The BDX5300 is easy to use from the word go. Fire it up and the BDX5300 runs through a setup wizard, getting all the basic stuff out of the way like menu language, resolution and aspect ratio. It would have been helpful to run through Network setup too, but that’s done separately in the setup menu.
The menu system is where the Toshiba starts losing Brownie points – its onscreen presentation is basic compared to the slick, flashy GUIs found on Panasonic, Samsung and LG’s latest decks.
That’s most apparent when accessing internet content or USB-stored media. The Media Center menu is a grey box containing dull-looking lists and a dated folder-based layout, with details about the highlighted file or folder on the right. The fonts are easy to read and it’s all reasonably straightforward, but having grown used to advanced menus with full colour graphics this comes as a real let-down.
It’s also muddled and disjointed. For example, the internet services are called ‘Connection’ onscreen but ‘Connected’ on the remote, plus the Setup and Media Center menus are accessed separately rather then being part of a single menu. It’s a shame this player’s GUI doesn’t have more in common with its latest TVs and the more sophisticated Toshiba Places system.
The Media Center menu lists USB, Connection (which cryptically refers to the built-in internet services), Media Server Search and Playlist. The individual BBC iPlayer, YouTube, Picasa and Acetrax dryly listed without the usual logos is a shame, but we have no qualms with the individual interfaces, which look great and operate smoothly (although YouTube is a tad sluggish).
The setup menu shares the same look as Media Center, with icons running along the top and corresponding drop-down menus in the box below. It’s sensibly grouped into Video, Audio and General and covers all the relevant bases.
But it’s back to the bad news with the remote, which is a woeful effort. It’s small, stumpy and covered in similar looking buttons, with important keys like Media Center and Connected not given due prominence. They’re also too spongy and frequently failed to register presses, which became infuriating when trying to use the online services. If you can use the remote app on your smartphone we recommend you do so.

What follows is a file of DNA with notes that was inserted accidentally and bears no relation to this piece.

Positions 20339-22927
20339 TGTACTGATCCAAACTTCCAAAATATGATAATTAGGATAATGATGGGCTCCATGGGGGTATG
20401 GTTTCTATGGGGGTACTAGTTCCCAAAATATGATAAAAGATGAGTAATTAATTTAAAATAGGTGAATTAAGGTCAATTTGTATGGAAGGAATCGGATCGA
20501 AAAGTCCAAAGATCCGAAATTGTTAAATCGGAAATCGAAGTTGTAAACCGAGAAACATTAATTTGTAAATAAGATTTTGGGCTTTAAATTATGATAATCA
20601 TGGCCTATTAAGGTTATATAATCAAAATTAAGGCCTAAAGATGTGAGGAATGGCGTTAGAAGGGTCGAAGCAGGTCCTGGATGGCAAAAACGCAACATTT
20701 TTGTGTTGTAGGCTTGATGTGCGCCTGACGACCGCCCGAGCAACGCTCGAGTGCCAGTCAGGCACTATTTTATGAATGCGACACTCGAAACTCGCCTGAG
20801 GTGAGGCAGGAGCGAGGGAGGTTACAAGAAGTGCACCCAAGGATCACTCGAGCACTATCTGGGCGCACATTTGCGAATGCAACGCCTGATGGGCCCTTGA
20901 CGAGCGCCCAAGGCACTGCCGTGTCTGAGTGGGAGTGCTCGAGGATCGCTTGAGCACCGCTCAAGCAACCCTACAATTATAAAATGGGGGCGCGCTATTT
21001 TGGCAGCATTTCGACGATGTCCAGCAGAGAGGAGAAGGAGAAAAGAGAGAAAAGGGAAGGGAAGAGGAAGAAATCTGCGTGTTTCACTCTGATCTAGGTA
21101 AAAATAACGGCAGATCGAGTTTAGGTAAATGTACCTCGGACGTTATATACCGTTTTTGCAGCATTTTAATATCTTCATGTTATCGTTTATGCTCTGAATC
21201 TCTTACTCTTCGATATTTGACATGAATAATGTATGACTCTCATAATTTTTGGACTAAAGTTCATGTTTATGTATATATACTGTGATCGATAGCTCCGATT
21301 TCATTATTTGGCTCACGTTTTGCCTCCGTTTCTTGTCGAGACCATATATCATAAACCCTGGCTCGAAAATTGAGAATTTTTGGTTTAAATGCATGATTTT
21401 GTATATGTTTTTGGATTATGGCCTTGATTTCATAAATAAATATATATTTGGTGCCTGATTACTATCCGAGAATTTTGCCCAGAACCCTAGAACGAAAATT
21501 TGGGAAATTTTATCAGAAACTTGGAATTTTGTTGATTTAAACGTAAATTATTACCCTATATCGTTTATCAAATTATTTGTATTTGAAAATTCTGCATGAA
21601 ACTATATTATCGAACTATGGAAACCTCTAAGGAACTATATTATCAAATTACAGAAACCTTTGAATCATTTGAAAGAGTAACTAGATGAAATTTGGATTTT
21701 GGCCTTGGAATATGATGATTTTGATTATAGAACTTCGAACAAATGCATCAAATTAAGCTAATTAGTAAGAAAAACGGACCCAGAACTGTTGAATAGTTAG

The deck doesn’t let us down on performance. It loads discs as quickly as its big name rivals (48 seconds to fire up Terminator Salvation) and produces dazzling picture quality in both two and three dimensions.
Starting with 3D, Thor looks absolutely resplendent through the tinted active shutter glasses of a Samsung D8000 Series TV – there’s a wonderful sense of depth and distance as the camera zooms into the hall where Thor is about to be crowned king. The crowds in the foreground look poised and focused, plus the image remains smooth and stable as the camera moves. There’s some crosstalk but that’s more likely caused by the TV. Detail reproduction is excellent throughout, from Odin’s wispy beard to the textures and patterns on the Nordic costumes. It’s utterly absorbing, and comfortable to watch.
In 2D you get more of the same dazzling picture quality. The 2D disc of Thor is beautifully presented, particularly the opulent detail and shiny colours of Asgard, while skin tones and other tricky hues are believable and natural. The opening shots of the scientists in the dark look clear thanks to the excellent contrast and shadow detailing. Brightly lit shots of the desert look jaw-droppingly sharp and punchy, and the action moves along without any judder. There’s a little noise in the picture but you have to look hard to see it – overall it’s a pleasing performance for the money.
We’re also impressed by the quality of streamed video, which is surprisingly sharp and punchy. Naturally there’s some noise but it never gets in the way of your enjoyment. We tried out some clips from The X Factor on YouTube and the images burst from the screen with crisp detail and bold colours.
If your Blu-ray player budget has a £100 ceiling then the Toshiba BDX5300 is definitely worth sticking on the shortlist. There aren’t many decks at this price that offer built-in Wi-Fi let alone access to BBC iPlayer, YouTube, Picasa and Acetrax, making it terrific value for money.
There are compromises to be made though – the basic operating system feels like it’s from another era, build quality isn’t the best, the remote is horrible and several formats are missing from the compatibility list. But focus on the fact that you’re getting a 3D-ready, network capable player for peanuts and these shortcomings suddenly don’t seem so bad.